If you're fed up with haggling at your local used-car dealership - so much so that you'd rather not talk to anybody when you're buying your next ride - then Carvana could be for you. It's a used-car dealership (more like a used-car vending machine), and the buying process is completed online. Carvana then gives you the choice to pick up the car yourself or have it delivered to your home. No verbal communication required.

Carvana inspects vehicles for damage, takes numerous pictures of them for a seamless 360-degree interactive image and then advertises the vehicles on its website. Vehicle features and any damage are listed and tagged on the 360-degree picture, so prospective buyers can spin the car around and inspect cars themselves from the comfort of their homes. An Experian AutoCheck report is included with every vehicle. The company says that it doesn't buy any cars with frame damage or that have been in accidents.

Vehicles are sold at a no-haggle price, but company president Ernie Garcia says that cars advertised on Carvana are about $1,500 cheaper on average than what traditional dealerships can offer, Fox News reports. That isn't surprising considering the savings the dealership realizes with no sales staff.

The only Carvana location at the moment is in Atlanta, but the company intends to expand. Local delivery within a 75-mile radius of the Atlanta dealership is free, according to Fox News, while buyers can expect to pay $199 for deliveries up to 250 miles and up to $1,000 for a shipment to the west coast. Vehicles come with a 100-day warranty, and if buyers aren't satisfied with the car within a week of the purchase date, they're guaranteed their money back.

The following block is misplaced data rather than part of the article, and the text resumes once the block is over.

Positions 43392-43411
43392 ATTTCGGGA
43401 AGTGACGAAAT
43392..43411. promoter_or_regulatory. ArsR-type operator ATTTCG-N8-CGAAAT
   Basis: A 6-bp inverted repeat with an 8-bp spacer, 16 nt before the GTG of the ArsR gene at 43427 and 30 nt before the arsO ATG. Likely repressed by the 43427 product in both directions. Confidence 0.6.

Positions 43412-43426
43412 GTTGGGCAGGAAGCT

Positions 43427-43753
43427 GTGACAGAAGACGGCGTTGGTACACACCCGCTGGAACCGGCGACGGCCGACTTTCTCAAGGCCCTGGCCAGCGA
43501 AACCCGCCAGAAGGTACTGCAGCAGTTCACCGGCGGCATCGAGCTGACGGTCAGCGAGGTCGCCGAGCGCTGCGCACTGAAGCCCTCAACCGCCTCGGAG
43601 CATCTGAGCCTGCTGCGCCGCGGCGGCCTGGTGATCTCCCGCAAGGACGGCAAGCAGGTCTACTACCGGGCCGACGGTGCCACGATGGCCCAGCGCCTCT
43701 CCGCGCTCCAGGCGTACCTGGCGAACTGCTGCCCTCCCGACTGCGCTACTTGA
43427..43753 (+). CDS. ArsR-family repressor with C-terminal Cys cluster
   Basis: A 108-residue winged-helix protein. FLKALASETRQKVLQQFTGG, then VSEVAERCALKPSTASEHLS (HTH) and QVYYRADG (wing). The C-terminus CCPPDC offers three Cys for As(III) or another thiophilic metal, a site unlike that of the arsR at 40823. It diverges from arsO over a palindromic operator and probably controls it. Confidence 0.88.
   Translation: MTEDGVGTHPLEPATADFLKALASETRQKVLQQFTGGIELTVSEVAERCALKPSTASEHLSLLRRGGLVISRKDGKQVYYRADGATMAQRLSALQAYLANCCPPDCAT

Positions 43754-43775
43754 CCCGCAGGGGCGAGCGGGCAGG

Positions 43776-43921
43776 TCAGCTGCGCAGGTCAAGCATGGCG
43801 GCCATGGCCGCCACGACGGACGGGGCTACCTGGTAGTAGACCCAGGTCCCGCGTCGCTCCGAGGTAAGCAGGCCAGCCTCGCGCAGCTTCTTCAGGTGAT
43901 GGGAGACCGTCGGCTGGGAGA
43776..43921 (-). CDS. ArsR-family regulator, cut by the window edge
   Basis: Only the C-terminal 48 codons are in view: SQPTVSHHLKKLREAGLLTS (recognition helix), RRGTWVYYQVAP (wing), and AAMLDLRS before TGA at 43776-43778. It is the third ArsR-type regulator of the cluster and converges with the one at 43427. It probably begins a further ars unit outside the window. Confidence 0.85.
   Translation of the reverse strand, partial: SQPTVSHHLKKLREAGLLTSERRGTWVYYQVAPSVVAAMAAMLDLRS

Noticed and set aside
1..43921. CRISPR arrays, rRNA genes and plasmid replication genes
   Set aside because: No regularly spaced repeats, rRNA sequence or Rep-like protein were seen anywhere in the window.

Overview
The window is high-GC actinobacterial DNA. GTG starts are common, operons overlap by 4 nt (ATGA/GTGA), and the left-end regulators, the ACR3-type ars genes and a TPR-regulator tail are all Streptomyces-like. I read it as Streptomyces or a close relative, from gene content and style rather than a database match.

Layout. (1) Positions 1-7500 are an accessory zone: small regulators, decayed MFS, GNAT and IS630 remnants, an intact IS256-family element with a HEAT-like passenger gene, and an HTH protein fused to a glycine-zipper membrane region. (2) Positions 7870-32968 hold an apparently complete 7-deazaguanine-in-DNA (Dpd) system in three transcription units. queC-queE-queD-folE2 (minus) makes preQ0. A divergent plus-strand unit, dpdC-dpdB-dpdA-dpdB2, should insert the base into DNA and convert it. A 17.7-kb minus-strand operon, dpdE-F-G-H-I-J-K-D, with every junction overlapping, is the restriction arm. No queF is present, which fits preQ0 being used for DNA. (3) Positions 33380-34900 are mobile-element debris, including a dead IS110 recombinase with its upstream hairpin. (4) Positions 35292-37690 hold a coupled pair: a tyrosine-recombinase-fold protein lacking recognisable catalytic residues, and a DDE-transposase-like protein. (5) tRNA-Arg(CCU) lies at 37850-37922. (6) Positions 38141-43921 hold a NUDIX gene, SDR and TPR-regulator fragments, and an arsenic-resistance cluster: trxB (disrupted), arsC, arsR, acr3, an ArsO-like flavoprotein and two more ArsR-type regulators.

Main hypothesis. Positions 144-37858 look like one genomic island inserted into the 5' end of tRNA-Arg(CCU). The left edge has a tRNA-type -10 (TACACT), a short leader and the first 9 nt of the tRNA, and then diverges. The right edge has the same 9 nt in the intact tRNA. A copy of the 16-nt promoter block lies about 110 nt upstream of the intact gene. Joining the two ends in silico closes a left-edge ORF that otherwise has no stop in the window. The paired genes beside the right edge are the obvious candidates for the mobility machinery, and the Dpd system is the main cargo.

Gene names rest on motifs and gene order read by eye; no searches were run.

We're not sure if this is the future of car buying, but if purchasing from Carvana is as slick as the design and function of its website, it makes a pretty strong case for itself. To get a better feel for the process, head below to check out some of Carvana's videos.








I'm reporting this comment as:

Reported comments and users are reviewed by Autoblog staff 24 hours a day, seven days a week to determine whether they violate Community Guideline. Accounts are penalized for Community Guidelines violations and serious or repeated violations can lead to account termination.


    • 1 Second Ago
  • 49 Comments
      express2day
      • 1 Year Ago
      They promote themselves as having cheaper prices but the prices on the website certainly don't reflect that. If price isn't important to buyers, and it better not be if shopping at a place like Carvana, they can walk into any dealership and simply take the first price offered. Haggling and negotiating isn't required anywhere. It's customers that typically start the haggling process that some seem to dislike so much.
        jonathan_capps
        • 10 Months Ago
        @express2day
        Just bought a 2012 Nissan Armada at about $6,000 LESS than what the people at the dealership would have wanted.
      Bradford
      • 1 Year Ago
      The site looks nice, but I don't trust the info. I pulled up a Jeep Patriot and looked to see if it was 4x4. The site lists it as RWD, but there is no such thing as a RWD Jeep Patriot.
      • 1 Year Ago
      [blocked]
      kqr
      • 1 Year Ago
      Well, if you're "fed up" with haggling, then stop haggling. Just walk in, pay the sticker price like at just about any other retail outlet, and the transaction will be much smoother and stress free. The problem comes when we want to pay less than what they're asking, as it would anywhere. Try haggling at a grocery store or restaurant and see how far you get. :)
      MistyGreen
      • 1 Year Ago
      Ha! Hilarious first video. :)
      diffrunt
      • 1 Year Ago
      Ebay motors does essentially the same thing , but a whole lot cheaper.
      PiCASSO
      • 1 Year Ago
      Interesting concept IF YOU KNOW WHAT YOU WANT. I can't see myself buying a car without test driving it. Don't care about the 7-day trial as I can't probably do this several times a week to find the "just right" car.
      Sergio Velez
      • 5 Months Ago